There were three reasons for our trip to Europe,
1. To visit our son.
2. To see Cinque Terre
3. To experience
Le Mont-Saint-Michel is an island and mainland commune in Normandy, France.
The island is located about one kilometer (0.6 miles) off the country's northwestern coast, at the mouth of the Couesnon River near Avranches and is 7 hectares (17 acres) in area. The mainland part of the commune is 393 hectares (971 acres) in area so that the total surface of the commune is 400 hectares (988 acres).
As of 2015, the island has a population of 50.
The island has held strategic fortifications since ancient times and since the 8th century AD has been the seat of the monastery from which it draws its name. The structural composition of the town exemplifies the feudal society that constructed it: on top, God, the abbey and monastery; below, the great halls; then stores and housing; and at the bottom, outside the walls, houses for fishermen and farmers.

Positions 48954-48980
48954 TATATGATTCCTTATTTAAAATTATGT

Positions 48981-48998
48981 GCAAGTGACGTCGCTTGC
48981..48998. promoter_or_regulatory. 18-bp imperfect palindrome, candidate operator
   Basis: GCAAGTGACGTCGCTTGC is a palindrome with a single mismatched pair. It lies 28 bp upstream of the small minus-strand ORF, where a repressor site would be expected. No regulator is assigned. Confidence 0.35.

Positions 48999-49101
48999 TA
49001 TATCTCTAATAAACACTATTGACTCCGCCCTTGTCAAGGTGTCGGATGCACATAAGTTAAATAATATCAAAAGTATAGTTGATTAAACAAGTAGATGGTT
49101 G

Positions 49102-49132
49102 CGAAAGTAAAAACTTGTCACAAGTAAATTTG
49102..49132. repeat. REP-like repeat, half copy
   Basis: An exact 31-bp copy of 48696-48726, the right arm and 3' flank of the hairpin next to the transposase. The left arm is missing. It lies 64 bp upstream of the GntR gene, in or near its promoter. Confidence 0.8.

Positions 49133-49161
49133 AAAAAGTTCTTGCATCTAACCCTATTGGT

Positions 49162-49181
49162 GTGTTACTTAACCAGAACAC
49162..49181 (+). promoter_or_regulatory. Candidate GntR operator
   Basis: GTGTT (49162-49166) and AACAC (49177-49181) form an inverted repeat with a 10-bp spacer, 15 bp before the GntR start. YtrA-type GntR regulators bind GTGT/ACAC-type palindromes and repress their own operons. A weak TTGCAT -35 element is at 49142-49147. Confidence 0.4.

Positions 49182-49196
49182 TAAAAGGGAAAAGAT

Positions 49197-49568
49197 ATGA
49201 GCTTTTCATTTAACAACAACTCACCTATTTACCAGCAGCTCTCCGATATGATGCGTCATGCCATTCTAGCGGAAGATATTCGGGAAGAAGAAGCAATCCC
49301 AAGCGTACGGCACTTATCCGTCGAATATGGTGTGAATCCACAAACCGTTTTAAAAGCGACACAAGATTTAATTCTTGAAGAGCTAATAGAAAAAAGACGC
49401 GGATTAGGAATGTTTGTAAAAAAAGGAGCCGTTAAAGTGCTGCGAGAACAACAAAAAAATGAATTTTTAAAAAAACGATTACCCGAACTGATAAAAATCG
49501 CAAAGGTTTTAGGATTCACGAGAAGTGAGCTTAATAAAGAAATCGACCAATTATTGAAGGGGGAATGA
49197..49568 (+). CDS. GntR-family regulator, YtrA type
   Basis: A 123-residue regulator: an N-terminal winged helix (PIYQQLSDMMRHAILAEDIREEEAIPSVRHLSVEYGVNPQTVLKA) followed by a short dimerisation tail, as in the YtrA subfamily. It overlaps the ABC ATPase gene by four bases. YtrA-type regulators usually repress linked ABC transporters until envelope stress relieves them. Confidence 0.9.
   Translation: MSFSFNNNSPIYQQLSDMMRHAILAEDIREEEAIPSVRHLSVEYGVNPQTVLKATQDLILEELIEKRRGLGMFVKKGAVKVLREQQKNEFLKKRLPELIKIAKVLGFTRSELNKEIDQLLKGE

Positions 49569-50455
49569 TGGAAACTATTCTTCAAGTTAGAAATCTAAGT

The commune's position—on an island just a few hundred metres from land—made it accessible at low tide to the many pilgrims to its abbey, but defensible as an incoming tide stranded, drove off, or drowned would-be assailants. The island remained unconquered during the Hundred Years' War; a small garrison fended off a full attack by the English in 1433. Louis XI recognised the reverse benefits of its natural defence and turned it into a prison. The abbey was used regularly as a prison during the Ancien Régime.
One of France's most recognisable landmarks, visited by more than 3 million people each year, Mont Saint-Michel and its bay are on the UNESCO list of World Heritage Sites. Over 60 buildings within the commune are protected in France as monuments historiques.
September 29th, 2019
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